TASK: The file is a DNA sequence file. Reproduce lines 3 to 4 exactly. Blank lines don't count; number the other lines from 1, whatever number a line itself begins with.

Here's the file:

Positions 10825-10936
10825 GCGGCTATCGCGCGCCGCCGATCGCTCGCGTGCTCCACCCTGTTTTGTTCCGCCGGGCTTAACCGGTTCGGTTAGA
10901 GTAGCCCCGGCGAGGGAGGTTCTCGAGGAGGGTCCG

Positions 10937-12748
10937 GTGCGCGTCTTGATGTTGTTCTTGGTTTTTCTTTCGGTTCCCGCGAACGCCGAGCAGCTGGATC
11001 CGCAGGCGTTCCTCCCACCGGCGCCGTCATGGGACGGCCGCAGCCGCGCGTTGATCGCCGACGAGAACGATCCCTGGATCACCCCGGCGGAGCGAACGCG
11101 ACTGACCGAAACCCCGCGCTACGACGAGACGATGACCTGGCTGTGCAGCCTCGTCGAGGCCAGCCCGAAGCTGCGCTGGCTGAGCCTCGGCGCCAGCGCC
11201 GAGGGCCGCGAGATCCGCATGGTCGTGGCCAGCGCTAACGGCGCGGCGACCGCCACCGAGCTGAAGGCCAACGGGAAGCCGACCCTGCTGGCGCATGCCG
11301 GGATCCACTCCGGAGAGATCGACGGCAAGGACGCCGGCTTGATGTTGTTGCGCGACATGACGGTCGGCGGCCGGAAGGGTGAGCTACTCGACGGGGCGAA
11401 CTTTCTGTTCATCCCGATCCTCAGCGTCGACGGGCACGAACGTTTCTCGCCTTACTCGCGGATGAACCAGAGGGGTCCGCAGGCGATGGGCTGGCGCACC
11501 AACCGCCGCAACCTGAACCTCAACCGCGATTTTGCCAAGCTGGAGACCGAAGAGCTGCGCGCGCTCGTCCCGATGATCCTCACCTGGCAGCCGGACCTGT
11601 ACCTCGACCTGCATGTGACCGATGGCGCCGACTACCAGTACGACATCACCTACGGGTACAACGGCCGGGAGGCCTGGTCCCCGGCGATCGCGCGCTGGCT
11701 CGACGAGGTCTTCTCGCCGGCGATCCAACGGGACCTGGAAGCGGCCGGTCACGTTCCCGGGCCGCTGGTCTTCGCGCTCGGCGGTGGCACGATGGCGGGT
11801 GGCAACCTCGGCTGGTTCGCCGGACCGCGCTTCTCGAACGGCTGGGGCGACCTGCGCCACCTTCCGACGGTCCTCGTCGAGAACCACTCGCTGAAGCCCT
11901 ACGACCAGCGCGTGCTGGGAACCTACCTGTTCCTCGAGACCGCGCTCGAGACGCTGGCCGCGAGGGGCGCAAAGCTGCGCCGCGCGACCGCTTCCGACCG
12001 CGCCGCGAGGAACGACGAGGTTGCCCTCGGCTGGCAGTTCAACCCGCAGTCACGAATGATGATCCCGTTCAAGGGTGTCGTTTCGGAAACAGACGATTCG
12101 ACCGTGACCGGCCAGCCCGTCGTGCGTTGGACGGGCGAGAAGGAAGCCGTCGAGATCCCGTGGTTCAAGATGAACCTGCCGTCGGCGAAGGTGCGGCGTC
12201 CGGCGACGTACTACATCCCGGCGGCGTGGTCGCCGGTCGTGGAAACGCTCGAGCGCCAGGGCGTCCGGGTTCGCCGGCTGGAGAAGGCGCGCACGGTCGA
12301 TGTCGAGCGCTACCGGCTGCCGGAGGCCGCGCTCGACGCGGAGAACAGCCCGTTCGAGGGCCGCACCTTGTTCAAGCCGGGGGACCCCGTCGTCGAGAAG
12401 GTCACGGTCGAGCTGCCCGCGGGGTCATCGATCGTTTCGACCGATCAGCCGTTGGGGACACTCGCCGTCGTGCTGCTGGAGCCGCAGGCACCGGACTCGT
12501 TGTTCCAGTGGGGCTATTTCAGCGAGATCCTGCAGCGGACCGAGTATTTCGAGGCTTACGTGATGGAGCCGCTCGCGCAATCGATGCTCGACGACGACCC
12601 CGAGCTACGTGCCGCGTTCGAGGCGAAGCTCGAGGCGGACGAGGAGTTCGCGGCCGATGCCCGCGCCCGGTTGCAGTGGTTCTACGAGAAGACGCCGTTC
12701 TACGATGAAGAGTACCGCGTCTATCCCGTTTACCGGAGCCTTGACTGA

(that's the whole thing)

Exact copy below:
10901 GTAGCCCCGGCGAGGGAGGTTCTCGAGGAGGGTCCG

Positions 10937-12748